Christmas is a time when I am flooded with memories and gratitude for all the people in my life who have given me gifts of themselves. Of course my parents and their extended families, quite a crowd since I have been blessed with 70 first cousins! As a pastor, Christmas Eve was always a busy night at work, Now that I’m retired and don’t have three or four Christmas Eve services to do, it is so much fun to sit at home by the fire with Nikki and the dogs and sip wine and indulge in finger food.
My first “professional” memories go back to my first church in the South Bronx in the late ’60s. Christmas Eve afternoon was nap time since I knew I would need it. At 8 PM we had our big Christmas Eve Service at Mott Haven. (More properly and officially known as the “Protestant Dutch Reformed Church of Mott Haven. Since it was basically an all Black church in the late ’60s, my kids at the church would always explain the relationship between the official name and the realities of our congregation as “Dutch chocolate.”)
After the service I and the guys who worked on staff with me would grab something to eat, have a few drinks, and then head around the corner to St. Rita’s Catholic Church. We were good friends with the priests and sisters at St. Rita’s and had a great tradition of sharing Christmas Eve together.
After their service, we were all invited upstairs to the rectory. The head priest’s sister from Long Island would always prepare this spectacular standing rib roast feast for us, and we would eat, drink and party through the night. And the Catholics had a great liquor closet! When the sun came up we would walk over to the convent and celebrate Mass together before having breakfast together. Then everyone would head home to sleep it off. It was ecumenicity at it’s best!
I’m eternally grateful for the folks at Mott Haven and in the South Bronx. They say that your first church really determines the kind of pastor you will be and it’s true. It was an incredibly turbulent time and these folks were patient and loving and willing to educate me.
I went on to a more established, traditional church in Milwaukee, where as a young, some might say “upstart” pastor, I sought to grow the church and reach out to the unchurched and particularly young families. I learned that the newspapers in those days had to usually scrounge around for news on the big Christmas and Easter weekends, so I delivered with admittedly some stunts which inevitably made the front page of the MILWAUKEE JOURNAL and usually with a big full-color picture. I would ride up on a white horse to the church on Christmas Eve dressed in the full regalia of St. Nicholas. Of course I always scheduled a “test run” the day before Christmas Eve so the newspaper folks could get a great picture! But it worked and the church grew. And I have wonderful memories of all the folks from New Life some of whom have remained in touch after all these years.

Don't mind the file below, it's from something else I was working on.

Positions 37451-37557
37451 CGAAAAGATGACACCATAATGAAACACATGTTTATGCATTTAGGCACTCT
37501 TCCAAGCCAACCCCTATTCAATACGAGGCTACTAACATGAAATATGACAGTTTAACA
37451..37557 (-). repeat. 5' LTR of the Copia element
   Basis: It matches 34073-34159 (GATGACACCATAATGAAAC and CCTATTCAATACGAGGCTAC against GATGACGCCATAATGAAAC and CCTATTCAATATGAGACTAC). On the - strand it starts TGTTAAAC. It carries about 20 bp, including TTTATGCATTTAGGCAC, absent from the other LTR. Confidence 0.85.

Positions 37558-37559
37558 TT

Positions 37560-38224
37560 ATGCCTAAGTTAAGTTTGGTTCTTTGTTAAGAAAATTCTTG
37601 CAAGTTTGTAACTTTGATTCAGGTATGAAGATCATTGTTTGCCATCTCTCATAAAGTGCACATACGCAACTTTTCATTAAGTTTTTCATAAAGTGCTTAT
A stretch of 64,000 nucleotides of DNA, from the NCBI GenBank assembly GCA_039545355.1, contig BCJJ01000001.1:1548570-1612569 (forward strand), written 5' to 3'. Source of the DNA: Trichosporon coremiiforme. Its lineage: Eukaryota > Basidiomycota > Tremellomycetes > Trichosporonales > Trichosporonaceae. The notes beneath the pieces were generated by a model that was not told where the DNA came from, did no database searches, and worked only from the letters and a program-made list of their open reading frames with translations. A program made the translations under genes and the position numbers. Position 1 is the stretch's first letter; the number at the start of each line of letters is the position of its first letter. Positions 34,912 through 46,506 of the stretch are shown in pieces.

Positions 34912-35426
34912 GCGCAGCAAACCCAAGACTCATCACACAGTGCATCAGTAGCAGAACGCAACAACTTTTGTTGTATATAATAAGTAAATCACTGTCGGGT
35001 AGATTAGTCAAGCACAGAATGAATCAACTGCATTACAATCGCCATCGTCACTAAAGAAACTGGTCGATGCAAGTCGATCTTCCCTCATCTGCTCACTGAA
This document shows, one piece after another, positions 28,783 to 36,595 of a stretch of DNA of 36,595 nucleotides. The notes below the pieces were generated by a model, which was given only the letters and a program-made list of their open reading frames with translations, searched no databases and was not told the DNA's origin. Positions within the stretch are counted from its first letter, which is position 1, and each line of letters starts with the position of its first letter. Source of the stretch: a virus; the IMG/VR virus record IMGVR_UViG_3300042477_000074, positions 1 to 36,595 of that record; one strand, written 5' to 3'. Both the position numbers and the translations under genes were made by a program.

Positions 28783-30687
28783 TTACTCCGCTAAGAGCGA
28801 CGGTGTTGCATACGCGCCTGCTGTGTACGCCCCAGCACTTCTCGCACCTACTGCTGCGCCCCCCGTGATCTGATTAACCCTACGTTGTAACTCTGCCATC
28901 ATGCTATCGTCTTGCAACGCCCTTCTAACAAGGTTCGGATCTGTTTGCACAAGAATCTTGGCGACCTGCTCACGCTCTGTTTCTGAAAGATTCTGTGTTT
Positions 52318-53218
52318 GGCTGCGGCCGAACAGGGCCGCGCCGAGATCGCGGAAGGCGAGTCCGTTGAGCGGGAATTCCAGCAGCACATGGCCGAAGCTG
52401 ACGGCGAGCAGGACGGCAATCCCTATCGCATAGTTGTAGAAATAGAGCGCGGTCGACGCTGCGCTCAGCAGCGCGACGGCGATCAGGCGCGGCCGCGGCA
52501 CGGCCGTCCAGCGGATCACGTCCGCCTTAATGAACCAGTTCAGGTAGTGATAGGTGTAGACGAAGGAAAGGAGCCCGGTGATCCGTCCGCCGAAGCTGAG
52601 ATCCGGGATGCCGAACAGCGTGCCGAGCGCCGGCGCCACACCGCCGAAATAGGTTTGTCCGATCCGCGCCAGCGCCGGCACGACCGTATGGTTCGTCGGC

When I went to Littleton, Colorado we had a little church meeting in the basement of a strip mall in space we shared with the fledgling YMCA. Thankfully that church grew with lots of young families and we were able to build a new building right on one of the major roads. We had some folks who were involved in a ministry to folks in the local country jail. So we began baking Christmas cookies for the inmates. Knowing what I’ve since experienced in prisons, it still amazes me this worked. But the kids in Sunday School would decorate little boxes, and make handmade Christmas cards for the inmates. Each box would be filled with toiletries, usually the stuff you collect in hotel rooms, and a dozen freshly baked cookies and usually a little booklet of a positive, uplifting message. We’d make 800 or 900 boxes, all of which got trucked over to the jail, I suppose run through a scanner, and given to the inmates. Then we added on the homeless shelters in downtown Denver and eventually we were sharing Christmas love with over 1,000 boxes. That’s a lot of cookies and a lot of hard work!
We’d usually do four Christmas Eve services. Being a young congregation, they’d start at 4 pm (yes, with the white horse and St. Nicholas!) aimed for families with young children, with the last service at 9 pm and then I’d ride with some of the men and all the cookies to take them down town to the homeless shelters.
When we got to California we ended up in the travel agency business selling cruises and I worked part-time of the staff of a large United Methodist Church as an Associate Pastor. And we ended up instead of just one or two Christmas Eve services, having four. More work! But it was a really neat church with a good music program and a lot of loving folks.
So a lot of my Christmas Eve memories center around work, and the folks who were part of my church communities.
When we retired early and I began working lecturing on cruise ships, one of my really great assignments was spending four months on Princess doing 11-night Holy Land & Egypt cruises. And there I was able to go to where it all began … to what today is the not-so-little town of Bethlehem. And if you approach it right, you can cut through the gross commercialism, and still feel the power of God incarnate in the person of a baby born in a manger.
Supposedly, if you believe the tour guides, this is the spot where Jesus was born in Bethlehem.
And if you’ve not had the opportunity yet to visit the Holy Land, you might be interested in the Holy Land lecture I gave on all these trips to the Holy Land & Egypt … it’s kind of a survival guide on how to visit the Holy Land and still keep faith!